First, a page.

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Part Three: How Are Bots Affecting Your Industry?
We recently carried out a survey of 200 UK enterprises across e-Commerce, financial services, entertainment and travel. In part two of our blog series, we discussed the current state of bot attacks. As we continue our blog series, we investigate how bots are affecting different industries.
We surveyed enterprises in the industries we saw as the most at risk. While there are common factors across these industries, the experience of bot attacks is not universal, especially when it comes to the consequences.
In blogs one and two we discovered that while enterprises have a high-level understanding of the challenge bots pose to their business, they lack understanding and visibility of the increasingly sophisticated automated bot threat.
As we explore the impact of bots on enterprise organisations further, we want to establish the cost of bad bots. We asked businesses: If they were to suffer a bot attack on their website, what impact would this have?
What are bad bots costing your industry?
76% of businesses believe a bot attack would lead to a loss of customers, and 74% believe it would lead to major reputational damage.
We can break this down by industry. Entertainment and financial services connect a bot attack to a loss of customers most strongly. Both industries are in very competitive markets. Financial services providers are trusted with their customers’ livelihood and if they are compromised, it could have severe consequences for their customers. Within entertainment, the problem is the number of rivals offering similar services.
Travel providers are most concerned about reputational damage. With several travel providers suffering from well-publicised data breaches, this is an industry that is very cautious about the impact of bot attacks.
In May 2020, easyJet announced that the personal information of nine million customers may have been exposed in a cyber-attack, including over 2,200 credit card records. The hacker gained access to financial information, email addresses and travel details. Customers, especially in the travel industry, are more vulnerable to credential stuffing attacks following a data breach and should practice good password hygiene as a precaution.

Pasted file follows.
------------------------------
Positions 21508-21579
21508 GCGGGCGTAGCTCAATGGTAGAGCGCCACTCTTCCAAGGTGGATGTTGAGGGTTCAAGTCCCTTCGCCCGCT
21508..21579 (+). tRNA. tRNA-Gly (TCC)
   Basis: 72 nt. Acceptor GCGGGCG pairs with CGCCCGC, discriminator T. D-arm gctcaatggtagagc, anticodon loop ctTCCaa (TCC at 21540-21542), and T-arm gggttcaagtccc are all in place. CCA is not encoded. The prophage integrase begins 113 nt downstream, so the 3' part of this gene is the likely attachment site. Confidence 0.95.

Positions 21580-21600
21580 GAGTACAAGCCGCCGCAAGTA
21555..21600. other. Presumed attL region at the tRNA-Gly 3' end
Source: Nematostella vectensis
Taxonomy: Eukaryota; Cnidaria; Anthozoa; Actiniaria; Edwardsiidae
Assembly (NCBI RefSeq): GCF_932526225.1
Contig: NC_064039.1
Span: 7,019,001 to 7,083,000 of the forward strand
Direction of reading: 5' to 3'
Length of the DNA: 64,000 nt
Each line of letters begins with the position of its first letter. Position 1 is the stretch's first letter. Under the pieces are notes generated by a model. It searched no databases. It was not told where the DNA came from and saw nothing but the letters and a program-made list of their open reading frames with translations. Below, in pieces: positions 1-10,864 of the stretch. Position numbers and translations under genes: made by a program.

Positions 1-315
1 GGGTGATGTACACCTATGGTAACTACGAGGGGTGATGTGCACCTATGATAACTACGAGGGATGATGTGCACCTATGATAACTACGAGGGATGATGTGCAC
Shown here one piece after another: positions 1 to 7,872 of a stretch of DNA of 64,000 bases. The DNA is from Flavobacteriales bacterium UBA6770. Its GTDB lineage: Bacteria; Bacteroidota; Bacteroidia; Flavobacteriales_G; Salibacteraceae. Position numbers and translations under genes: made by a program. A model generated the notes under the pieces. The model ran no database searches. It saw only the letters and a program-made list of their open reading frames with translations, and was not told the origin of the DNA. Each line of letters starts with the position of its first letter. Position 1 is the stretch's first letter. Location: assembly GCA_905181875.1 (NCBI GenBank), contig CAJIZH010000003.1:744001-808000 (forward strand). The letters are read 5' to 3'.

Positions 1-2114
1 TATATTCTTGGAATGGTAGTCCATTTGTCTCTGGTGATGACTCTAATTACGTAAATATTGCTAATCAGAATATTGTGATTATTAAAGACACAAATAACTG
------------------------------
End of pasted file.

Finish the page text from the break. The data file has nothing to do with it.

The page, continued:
E-commerce firms are most concerned about the quality of their analytics. As bots attack a website, it’s ever more difficult to tell what has been browsed by a real person and what has been by an automated bot. For e-commerce websites, this reduces the quality of analytics used to advise business decisions.
Each industry understands the threats they face in theory, but they don’t seem to understand the reality.
75% of businesses have been attacked by bots in the last two years
Around a quarter of businesses reported that they haven’t been attacked by a bot in the last two years, which is very unlikely.
Within the industries surveyed, almost every financial services provider and travel provider reports that bots have attacked them at some point. But over half of entertainment businesses say they have not been attacked.
This difference is likely down to a lack of visibility rather than a true reflection of the facts. Many businesses with a partial or full bot management solution in place, are reliant on client-side bot detection technology. This is limiting and does not give the organisation the comprehensive and accurate visibility of traffic to their online estate – websites, mobile apps and APIs – of which a server-side solution is capable.
We believe that there is a great deal of overconfidence when it comes to bot mitigation and we will investigate this in more detail in the fourth and final blog in our series.
Take back control over your system.